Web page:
You are worthy of love. There are people who will enjoy you as you are, who will love and support you, even if you haven’t met them yet. Make it a priority to find them
This last quote brings tears to my eyes. I don’t believe that I am worthy of love. I haven’t got there yet. I do most definitely have friends who love me unconditionally and that constantly amazes me still. As to the internal resources, I’ve learned the hard way to rely on myself, to know that no-one else is going to do it for me and that if I want something I have to go after it myself. I need to learn to do that as a positive influence and choice, rather than because I feel alone.
Do you want to be fat?…Many reported that their fat afforded them some “protection” – it allowed them to recede into the background and hide. It helped them avoid being marketed, judged, viewed as a sexual object or in competition with others.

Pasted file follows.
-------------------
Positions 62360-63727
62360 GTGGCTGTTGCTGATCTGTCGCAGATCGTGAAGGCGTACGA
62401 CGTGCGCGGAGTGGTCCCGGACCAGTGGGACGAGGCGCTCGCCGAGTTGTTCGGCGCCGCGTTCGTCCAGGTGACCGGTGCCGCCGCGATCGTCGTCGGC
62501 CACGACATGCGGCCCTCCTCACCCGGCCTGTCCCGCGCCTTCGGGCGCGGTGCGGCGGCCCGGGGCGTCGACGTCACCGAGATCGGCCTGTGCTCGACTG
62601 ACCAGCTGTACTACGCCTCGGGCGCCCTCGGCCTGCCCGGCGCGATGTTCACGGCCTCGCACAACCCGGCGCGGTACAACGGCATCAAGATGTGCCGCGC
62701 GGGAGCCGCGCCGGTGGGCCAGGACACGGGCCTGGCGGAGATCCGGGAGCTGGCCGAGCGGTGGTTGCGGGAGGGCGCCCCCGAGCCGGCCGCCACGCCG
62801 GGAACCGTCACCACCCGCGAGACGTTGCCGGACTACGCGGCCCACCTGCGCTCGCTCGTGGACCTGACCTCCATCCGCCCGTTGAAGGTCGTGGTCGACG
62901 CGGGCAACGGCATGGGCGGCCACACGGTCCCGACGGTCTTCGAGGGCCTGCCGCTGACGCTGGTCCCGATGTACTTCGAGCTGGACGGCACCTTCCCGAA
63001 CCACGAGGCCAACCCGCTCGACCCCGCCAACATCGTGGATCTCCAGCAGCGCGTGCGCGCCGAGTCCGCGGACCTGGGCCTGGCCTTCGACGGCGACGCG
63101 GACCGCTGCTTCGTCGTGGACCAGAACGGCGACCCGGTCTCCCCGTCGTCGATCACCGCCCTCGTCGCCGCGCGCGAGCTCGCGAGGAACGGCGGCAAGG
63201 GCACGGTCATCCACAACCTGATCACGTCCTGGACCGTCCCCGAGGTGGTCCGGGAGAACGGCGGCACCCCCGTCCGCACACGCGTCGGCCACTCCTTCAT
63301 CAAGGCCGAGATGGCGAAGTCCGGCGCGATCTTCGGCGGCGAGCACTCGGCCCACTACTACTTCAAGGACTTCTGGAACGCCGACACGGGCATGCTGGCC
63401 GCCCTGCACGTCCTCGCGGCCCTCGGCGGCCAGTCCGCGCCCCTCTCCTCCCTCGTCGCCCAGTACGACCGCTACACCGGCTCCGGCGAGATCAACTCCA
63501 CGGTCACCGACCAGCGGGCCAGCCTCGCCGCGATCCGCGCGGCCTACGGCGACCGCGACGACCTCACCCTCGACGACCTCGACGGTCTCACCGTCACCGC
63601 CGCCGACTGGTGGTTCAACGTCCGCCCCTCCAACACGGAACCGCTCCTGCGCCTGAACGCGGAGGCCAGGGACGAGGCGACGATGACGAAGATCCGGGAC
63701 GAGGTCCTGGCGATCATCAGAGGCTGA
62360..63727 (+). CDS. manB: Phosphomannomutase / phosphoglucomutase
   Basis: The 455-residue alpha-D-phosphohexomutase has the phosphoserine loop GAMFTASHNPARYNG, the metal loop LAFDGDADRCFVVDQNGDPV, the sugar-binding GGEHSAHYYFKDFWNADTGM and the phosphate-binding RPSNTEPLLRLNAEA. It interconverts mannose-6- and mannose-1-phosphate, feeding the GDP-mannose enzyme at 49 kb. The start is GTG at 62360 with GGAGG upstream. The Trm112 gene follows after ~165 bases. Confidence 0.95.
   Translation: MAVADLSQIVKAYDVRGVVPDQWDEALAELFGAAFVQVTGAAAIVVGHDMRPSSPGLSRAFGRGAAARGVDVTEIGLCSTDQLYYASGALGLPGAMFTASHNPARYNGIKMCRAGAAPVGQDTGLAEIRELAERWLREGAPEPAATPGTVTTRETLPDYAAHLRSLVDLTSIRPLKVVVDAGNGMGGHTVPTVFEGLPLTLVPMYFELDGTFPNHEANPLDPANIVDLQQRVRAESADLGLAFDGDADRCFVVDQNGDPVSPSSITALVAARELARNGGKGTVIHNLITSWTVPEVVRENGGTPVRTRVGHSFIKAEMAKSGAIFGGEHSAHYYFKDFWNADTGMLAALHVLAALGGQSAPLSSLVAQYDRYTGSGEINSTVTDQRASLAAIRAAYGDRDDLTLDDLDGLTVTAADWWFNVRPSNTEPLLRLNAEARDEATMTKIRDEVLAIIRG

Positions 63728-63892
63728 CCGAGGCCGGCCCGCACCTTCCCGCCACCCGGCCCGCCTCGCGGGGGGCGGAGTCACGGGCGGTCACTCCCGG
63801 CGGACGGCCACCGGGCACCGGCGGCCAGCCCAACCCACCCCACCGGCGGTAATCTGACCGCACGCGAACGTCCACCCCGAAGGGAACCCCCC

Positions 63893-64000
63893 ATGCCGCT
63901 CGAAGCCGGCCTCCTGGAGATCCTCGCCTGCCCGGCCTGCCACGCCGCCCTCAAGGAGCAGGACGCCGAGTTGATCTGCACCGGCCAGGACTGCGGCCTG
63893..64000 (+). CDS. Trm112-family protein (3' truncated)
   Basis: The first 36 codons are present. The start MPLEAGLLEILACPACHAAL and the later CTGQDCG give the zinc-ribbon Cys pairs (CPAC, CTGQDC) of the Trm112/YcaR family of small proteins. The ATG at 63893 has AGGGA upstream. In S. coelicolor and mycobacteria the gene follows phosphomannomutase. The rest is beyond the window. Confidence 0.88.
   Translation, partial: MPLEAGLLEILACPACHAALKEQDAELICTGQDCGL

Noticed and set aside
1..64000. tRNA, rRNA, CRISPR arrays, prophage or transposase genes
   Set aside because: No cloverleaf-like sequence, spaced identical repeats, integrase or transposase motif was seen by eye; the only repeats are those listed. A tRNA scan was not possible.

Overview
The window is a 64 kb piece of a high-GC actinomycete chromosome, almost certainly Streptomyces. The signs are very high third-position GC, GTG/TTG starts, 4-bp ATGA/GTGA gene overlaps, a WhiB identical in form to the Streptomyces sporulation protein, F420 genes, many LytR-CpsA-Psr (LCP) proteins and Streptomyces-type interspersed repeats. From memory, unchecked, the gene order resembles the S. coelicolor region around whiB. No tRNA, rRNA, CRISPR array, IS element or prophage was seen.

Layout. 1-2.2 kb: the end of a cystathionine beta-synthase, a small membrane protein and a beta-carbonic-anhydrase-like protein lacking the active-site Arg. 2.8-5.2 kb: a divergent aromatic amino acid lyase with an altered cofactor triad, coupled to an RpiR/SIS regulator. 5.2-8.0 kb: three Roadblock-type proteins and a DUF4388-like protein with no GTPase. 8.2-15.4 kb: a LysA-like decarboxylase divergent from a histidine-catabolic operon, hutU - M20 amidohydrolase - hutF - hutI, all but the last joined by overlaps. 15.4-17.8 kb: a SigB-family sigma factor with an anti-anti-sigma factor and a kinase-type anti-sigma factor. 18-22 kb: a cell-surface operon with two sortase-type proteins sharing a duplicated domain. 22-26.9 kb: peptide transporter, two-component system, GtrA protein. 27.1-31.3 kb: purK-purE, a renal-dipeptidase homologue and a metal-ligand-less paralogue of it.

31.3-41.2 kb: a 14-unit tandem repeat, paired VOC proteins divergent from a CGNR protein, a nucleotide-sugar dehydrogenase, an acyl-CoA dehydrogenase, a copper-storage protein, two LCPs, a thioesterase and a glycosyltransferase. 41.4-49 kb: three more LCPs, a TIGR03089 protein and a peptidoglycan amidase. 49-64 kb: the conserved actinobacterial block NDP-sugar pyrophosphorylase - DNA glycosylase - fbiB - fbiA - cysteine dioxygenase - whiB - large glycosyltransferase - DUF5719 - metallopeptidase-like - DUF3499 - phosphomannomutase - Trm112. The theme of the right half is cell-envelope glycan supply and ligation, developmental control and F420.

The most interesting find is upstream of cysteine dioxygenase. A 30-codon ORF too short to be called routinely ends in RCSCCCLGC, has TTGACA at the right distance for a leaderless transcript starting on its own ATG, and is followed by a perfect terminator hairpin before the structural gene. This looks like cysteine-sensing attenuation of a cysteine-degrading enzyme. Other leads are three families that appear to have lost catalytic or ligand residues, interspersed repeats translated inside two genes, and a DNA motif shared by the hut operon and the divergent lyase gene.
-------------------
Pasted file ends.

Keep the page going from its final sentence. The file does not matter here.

This is a hard one that I hadn’t really thought about. But I started really to put on weight when I became long-term single for the first time in my life. Considering that both ex1 and ex2 were verbally abusive, domineering, not good for my sanity and demeaned me at every opportunity, then maybe yes, subconsciously I decided not to seek out a partner again. I also recognised what I was doing as I almost went headlong into a new abusive relationship and decided never to have one with a complete arse again. As well as making a conscious decision not to try and get into any relationship, I may well have made a sub-conscious one to become fat so no-one would want me. I know on many levels that the idea of a new relationship scares me and this is something else I need to think about.
For some of us overeating and getting fat is an unconscious rebellion against the social expectations placed on us.
Yes, no, maybe. I am angry and judge myself for having two fathers to my children (I feel it sounds as if I sleep around when nothing is further from the truth, and even then, so what?), for not having a career and chasing the money, for not being the person my father wanted me to be, for not fulfilling my own destiny and living up to my potential, let alone anyone else’s. I feel judged when the government or media talks about single parent families. And so on. I feel there are huge expectations placed upon me and that I fail each and every one. So that’ll be a yes, not a no or a maybe.